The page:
When visiting a new place it’s always a good idea to enlist the help of a local guide who knows their way around.

You can contact Mr. Mufu on this number +234 803 481 9471

Make sure to contact him at least 5 days before your chosen date so he can make adequate plans.

HOW TO GET THERE & THE BEST TIME TO GO

Mr. Mufu (your Epe Guide) will give you directions on where you should meet him the morning of the day you plan to visit.

Road tripping in Lagos always means accounting for how much time you could possibly spend in traffic.

The duration of your trip to Epe will depend on your proximity to Epe. The closer you live to the Epe axis, the shorter your trip time.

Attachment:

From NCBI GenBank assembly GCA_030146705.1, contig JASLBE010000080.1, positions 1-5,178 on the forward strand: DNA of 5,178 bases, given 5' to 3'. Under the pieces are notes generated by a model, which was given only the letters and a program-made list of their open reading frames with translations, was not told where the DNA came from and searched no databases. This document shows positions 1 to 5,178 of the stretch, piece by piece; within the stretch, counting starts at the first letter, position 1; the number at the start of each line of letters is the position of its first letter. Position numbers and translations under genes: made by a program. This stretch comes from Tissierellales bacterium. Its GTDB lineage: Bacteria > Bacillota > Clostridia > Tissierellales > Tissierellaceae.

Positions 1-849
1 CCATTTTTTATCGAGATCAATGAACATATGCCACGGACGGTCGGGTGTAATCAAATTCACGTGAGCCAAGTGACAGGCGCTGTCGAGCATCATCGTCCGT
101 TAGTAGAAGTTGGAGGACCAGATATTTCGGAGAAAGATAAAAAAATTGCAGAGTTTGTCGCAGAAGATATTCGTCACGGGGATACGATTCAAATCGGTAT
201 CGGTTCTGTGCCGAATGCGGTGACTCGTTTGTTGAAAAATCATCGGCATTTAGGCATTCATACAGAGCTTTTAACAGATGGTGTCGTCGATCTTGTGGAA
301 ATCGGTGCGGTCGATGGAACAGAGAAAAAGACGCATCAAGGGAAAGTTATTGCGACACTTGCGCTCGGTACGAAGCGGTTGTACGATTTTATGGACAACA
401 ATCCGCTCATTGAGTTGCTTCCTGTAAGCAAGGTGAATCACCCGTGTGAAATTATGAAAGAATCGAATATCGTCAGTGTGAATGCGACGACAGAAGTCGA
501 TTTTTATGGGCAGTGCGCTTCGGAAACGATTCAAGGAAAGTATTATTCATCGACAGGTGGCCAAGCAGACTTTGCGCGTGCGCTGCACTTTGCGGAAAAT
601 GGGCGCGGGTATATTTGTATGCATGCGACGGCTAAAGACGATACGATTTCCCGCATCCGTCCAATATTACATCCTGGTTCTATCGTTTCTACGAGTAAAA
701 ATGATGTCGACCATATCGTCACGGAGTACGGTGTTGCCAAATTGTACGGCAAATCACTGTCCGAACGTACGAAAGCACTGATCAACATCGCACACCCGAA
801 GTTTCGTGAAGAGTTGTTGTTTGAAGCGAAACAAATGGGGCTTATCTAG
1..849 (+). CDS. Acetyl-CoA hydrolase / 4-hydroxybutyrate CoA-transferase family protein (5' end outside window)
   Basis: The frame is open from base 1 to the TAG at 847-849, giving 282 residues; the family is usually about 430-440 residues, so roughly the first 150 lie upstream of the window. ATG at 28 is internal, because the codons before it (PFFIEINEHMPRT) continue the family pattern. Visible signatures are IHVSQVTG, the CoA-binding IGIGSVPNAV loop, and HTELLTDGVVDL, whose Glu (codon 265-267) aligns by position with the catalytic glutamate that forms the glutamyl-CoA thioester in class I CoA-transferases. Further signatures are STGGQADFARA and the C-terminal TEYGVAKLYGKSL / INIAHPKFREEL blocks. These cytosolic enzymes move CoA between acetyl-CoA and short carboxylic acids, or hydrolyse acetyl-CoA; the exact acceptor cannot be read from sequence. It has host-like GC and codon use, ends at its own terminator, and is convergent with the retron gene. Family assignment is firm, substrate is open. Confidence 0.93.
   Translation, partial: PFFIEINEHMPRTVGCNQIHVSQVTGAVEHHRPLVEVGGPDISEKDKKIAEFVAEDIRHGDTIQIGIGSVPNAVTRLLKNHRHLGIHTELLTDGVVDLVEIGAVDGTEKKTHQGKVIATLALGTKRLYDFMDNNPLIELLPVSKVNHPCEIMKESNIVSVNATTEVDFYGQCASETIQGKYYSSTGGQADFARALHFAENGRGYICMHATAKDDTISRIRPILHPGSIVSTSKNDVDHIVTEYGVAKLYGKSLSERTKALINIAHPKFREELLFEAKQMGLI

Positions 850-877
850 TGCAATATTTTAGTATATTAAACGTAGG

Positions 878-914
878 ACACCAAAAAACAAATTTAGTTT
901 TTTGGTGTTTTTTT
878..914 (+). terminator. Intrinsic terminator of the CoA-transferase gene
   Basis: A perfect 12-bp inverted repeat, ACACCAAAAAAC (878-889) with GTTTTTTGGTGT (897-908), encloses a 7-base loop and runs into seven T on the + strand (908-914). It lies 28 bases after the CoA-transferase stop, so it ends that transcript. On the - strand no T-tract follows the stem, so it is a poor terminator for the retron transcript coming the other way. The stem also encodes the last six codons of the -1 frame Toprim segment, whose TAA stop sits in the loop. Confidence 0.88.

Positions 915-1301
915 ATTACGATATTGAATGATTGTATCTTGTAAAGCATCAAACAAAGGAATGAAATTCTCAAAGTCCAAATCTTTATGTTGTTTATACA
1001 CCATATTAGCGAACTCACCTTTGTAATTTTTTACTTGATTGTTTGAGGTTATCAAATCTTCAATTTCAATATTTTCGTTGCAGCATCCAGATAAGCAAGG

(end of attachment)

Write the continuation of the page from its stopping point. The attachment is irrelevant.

I would recommend you visit on a Saturday. The traffic is not as heavy and everything you plan to see in Epe will be open.

I visited on a Sunday and although there was ZERO traffic, I was unable to see certain things as Sundays are regarded “The Day of Rest”.

START AT EPE MANGROVES

Start your trip at Epe Mangroves.

Try to get to the Mangroves as early as possible, latest by 9:30am so you are able to enjoy the canoe ride through the mangroves and back before the sun reaches its peak.

Trust me, this is the most serene canoe ride you’ll ever be on. Just sit back and enjoy the amazing views.

The ride begins in the narrow part of the mangrove which is very marshy and can be hard to pass through, so a long oar is used to row which can make the canoe rock a bit.